So this morning we head for Khaplu, Ghanche Region early in the morning. This is the last region before Kashmir and the border with India. Some boys take us in their car and leave us at the police check point just out of Skardu. Here we start the usual “security problems” talks and the policemen refuses to let us continue to Khaplu without a guard.
We called one policeman that works for the intelligence and we had met before. After a short time he comes himself on a motor bike and manages to convince the other policeman to let us. At the end they stop a big old-school jeep and we hop on it.
On the way to Khaplu
River on the way
In the beginning the road continues along Indus River, it is very beautiful, there is a lot of sand everywhere and the scenery looks a little bit like desert, though the villages we pass by are quite green and everywhere there is a sweet smell coming from a tree we see everywhere. Later we divert and continue along Shyok River.
Three hours or more later we manage to reach Khaplu – for that time we passed 100 km. somewhere in the middle of the road some policemen saw that we do not have guards with us and they appoint us one. The other thing that amazes everyone is that we do not have our own means of transportation – obviously all the tourists hire jeeps, local guides and so on. At one checkpoint we see in the notebook for registrations that one Bulgarian woman passed a month ago.
We reach Khaplu at 3 p.m. and we start walking around with the appointed policemen guard following us tightly. All looks strange and interesting to us and we see many people with Asian features and strange faces. We feel like we are among some tribes and even the smallest girls wear Hijab (shawl around the head) but yet there are many women on the streets.
Woman at Khaplu
Khaplu is something like a cluster of many villages and there are many interesting things to see. First we climb the palace, or the so called fort that is a very well preserved building with Tibetan architecture – half of it is transformed in a museum of the Balti culture and the other half is a 5 star hotel. Down the same street is situated the Chaq Chan Mosque that is 700 years old and has amazing fretworks. Sadly non-Muslims are not allowed. Many years ago the building was a Buddhist temple.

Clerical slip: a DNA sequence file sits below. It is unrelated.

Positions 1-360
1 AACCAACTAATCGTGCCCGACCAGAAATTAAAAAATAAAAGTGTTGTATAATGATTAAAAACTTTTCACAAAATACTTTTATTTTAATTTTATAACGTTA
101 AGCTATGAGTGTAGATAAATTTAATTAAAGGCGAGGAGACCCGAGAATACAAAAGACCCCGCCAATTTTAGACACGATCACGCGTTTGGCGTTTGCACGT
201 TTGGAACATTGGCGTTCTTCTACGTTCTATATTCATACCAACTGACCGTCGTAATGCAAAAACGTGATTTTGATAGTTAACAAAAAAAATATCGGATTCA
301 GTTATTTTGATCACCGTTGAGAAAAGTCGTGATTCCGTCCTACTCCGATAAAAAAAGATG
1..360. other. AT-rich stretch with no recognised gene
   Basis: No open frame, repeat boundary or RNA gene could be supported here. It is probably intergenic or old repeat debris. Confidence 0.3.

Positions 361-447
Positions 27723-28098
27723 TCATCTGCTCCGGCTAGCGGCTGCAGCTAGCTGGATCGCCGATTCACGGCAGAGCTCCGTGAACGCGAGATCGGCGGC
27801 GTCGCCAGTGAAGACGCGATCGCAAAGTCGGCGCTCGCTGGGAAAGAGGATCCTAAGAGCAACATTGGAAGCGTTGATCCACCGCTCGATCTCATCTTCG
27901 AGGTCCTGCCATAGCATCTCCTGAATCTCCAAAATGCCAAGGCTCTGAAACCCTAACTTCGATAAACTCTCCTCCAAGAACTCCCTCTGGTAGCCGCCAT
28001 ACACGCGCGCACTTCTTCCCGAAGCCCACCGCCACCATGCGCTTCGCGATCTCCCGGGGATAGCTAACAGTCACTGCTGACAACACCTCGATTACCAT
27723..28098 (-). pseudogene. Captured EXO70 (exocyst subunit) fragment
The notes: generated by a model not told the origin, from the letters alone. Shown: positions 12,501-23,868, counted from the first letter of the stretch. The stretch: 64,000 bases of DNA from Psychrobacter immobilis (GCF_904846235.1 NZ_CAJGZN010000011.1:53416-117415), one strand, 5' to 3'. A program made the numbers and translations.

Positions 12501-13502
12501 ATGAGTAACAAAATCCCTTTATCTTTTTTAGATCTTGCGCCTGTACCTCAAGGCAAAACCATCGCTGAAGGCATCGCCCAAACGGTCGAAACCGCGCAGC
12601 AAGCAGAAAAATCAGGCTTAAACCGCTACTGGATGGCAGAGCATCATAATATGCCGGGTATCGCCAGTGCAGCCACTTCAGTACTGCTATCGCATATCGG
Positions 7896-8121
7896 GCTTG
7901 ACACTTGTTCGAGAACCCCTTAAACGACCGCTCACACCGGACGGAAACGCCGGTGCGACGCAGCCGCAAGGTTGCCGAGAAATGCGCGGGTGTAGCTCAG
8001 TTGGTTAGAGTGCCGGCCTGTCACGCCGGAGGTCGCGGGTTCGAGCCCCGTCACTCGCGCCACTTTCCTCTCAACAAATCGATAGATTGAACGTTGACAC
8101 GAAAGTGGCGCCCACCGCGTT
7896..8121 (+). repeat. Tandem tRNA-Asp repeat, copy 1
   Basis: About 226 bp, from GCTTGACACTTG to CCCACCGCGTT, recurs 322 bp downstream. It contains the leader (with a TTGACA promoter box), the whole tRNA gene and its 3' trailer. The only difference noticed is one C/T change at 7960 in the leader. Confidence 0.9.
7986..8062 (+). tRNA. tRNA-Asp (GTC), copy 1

Chaq Chan Mosque
People in the region are Noorbakshi – it is a sect of Shia Islam and Sufism. Many centuries ago here came some Sufi from Persia and all people converted in Islam, being Buddhists before this. The name of this person was Noorbakshi, hence the name of the sect. Here in Khaplu is situated one of the biggest wooden ritual sites of the Sufi in whole Asia – Khankah but at the moment is being restored – it is 1000 years old.
At its yard is the tomb (Astana) of Syad Mir Mohammad – it is an incredible wooden structure protected by UNESCO. The atmosphere inside the old mosque is very mystical. Two women went inside and lighted some kind of ancient lamp filled with apricot seed oil, then leaned on some rectangular thing and started praying – it seemed rather unusual for Islamic ritual. Outside we saw some old persons with Asian features and fur caps on their heads.
The Astana of Syad Mir Mohammad
Inside the tomb (Astana)
After it became dark some people started lighting fires on the nearby slopes and we heard religious songs from the mosques – later we came to the notion that they were preparing themselves for the tomorrow’s birthday of Imam Hosseini tomorrow.
We found a really nice hotel with a garden and the owner let us pitch our tent outside for only 200 rupees (2$). We can’t camp outside of a hotel because our policemen friends are concerned with our security and won’t let us. At the conference room there are 30 elder who gathered to discuss the local elections. Before we went to bed we had a little chat with the owner about the local tradition and the Noorbakshi people and he decided to treat us to dinner.
View from our hotel